U.S. Markets closed

Wall Street rally stamps exclamation point on volatile week

By Noel Randewich

(Reuters) - Wall Street surged 2 percent on Friday to wrap up its first positive week of 2016 as a cold snap in the United States and Europe sent oil prices sharply higher.

A 4.3-percent jump in the S&P energy sector (.SPNY) laid the foundation for the S&P 500's strongest session so far this year.

Crude prices, recently under pressure from a global glut, recovered 9 percent as harsh winter weather boosted demand for heating oil and traders cashed in short positions following a steep drop this month.

After dropping earlier this week to 2014 lows, the S&P 500 has recovered in the past two sessions to end the week 1.4-percent higher. But the index is still down 7 percent in 2016 and remains at levels touched last August when fears of trouble in China's economy rattled global markets.

"Trying to push stocks up from this level is a bit more difficult than pushing them down. We could be in a very wide range for a long period of time," said Warren West, principal at Greentree Brokerage Services in Philadelphia.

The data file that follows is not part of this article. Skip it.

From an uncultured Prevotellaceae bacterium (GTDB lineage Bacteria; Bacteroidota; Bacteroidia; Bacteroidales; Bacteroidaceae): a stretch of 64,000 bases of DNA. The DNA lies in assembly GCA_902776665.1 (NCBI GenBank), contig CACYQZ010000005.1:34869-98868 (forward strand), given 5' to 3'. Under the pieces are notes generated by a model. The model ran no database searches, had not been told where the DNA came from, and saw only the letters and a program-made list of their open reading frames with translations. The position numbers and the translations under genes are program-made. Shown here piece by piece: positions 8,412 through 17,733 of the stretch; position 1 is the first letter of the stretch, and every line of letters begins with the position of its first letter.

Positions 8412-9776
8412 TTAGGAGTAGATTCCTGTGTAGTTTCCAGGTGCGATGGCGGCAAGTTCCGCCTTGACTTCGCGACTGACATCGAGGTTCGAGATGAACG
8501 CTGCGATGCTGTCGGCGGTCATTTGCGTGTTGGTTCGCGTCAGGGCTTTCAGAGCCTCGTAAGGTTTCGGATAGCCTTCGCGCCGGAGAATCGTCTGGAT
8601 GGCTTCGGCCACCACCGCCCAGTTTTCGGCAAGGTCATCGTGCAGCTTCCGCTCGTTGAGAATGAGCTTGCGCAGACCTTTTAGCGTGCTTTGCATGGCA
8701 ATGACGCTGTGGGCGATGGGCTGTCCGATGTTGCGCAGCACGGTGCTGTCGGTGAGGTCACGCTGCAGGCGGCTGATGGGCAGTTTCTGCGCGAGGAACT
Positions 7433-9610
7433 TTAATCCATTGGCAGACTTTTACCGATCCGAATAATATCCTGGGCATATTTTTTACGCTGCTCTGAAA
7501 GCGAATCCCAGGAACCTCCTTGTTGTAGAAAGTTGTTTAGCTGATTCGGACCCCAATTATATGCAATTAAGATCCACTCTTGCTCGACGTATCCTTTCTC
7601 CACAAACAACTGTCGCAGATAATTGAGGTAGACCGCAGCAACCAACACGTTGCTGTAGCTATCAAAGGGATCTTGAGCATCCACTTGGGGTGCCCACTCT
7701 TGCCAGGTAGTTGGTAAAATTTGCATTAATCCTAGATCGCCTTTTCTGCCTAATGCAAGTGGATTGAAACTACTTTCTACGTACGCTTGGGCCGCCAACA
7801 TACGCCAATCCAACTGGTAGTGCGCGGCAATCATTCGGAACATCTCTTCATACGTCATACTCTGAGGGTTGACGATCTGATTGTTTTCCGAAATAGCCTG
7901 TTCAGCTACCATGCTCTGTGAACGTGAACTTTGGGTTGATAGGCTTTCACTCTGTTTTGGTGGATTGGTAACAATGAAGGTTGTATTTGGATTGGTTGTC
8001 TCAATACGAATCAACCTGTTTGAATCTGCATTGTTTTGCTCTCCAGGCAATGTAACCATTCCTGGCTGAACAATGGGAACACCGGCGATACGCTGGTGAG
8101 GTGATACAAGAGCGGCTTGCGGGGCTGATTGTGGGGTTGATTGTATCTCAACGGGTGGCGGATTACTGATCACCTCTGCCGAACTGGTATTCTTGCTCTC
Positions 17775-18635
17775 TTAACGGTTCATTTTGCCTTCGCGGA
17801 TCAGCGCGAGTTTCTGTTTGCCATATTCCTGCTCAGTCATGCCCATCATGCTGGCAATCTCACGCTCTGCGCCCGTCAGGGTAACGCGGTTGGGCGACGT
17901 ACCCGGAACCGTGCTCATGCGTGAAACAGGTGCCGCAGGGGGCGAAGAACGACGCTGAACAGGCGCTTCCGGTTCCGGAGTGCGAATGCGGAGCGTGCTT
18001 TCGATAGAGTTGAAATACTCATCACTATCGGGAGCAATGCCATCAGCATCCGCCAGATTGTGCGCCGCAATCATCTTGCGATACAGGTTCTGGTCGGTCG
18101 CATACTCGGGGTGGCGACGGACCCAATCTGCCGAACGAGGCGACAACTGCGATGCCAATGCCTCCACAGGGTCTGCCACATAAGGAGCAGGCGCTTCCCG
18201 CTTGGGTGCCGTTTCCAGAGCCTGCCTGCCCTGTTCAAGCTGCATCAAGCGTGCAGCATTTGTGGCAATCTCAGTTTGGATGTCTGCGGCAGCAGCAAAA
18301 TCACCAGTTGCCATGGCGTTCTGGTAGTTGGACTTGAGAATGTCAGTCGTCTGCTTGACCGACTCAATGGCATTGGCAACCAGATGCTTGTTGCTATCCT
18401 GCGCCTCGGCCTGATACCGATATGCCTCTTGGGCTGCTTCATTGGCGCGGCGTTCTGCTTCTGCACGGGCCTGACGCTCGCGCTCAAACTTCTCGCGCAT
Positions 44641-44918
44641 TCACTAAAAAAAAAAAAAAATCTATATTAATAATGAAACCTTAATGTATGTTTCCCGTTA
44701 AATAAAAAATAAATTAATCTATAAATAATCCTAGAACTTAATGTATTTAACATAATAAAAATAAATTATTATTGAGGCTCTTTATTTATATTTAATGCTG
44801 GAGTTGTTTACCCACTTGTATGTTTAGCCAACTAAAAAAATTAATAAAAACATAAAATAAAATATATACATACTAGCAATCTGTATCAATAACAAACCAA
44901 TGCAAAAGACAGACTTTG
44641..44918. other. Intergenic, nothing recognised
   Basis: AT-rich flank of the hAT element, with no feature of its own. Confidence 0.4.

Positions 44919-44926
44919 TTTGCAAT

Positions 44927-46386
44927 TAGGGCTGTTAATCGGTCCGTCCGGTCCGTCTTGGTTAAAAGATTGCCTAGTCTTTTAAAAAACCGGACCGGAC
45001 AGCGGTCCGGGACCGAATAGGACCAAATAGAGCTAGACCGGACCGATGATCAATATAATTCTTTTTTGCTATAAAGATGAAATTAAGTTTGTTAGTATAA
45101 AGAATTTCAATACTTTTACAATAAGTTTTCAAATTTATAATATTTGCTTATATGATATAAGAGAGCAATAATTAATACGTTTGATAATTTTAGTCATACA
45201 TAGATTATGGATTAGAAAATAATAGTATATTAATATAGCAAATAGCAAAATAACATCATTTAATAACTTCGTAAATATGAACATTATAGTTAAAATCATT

The Dow Jones industrial average (.DJI) rallied 1.33 percent to finish the session at 16,093.51 points while the S&P 500 (.SPX) surged 2.03 percent to 1,906.9.

The Nasdaq Composite (.IXIC) jumped 2.66 percent to 4,591.18.

The recent volatility has led to a spike in volume. About 9.1 billion shares changed hands on U.S. exchanges, well above the 8.0 billion daily average for the past 20 trading days, according to Thomson Reuters data.

U.S. economic data on Friday showed existing home sales soared nearly 15 percent in December, handily beating estimates and recovering from a 10.5 percent fall in November.

Apple (AAPL.O) rose 5.32 percent and gave the biggest boost to the S&P 500 and the Nasdaq. Despite widespread concerns about potentially weak iPhone demand, Piper Jaffray recommended buying Apple's shares heading into its quarterly results next week.

Fourth-quarter earnings reports are likely to offer little cheer, with S&P 500 companies on average expected to post a 4.3 percent decline in profit, according to Thomson Reuters data.

Shares of General Electric (GE.N) declined 1.22 percent after its quarterly revenue missed analysts' estimates.

American Express (AXP.N) fell 12.10 percent after a disappointing earnings forecast.

Schlumberger (SLB.N) rose 6.10 percent. The world's biggest oilfield services company reported better-than-expected profit and set a $10 billion buyback program.

Advancing issues outnumbered decliners on the NYSE by 2,806 to 329. On the Nasdaq, 2,308 issues rose and 527 fell.

The S&P 500 showed three new 52-week highs and seven new lows, while the Nasdaq recorded 13 new highs and 50 new lows.

(Additional reporting by Abhiram Nandakumar in Bengaluru; Editing by Nick Zieminski)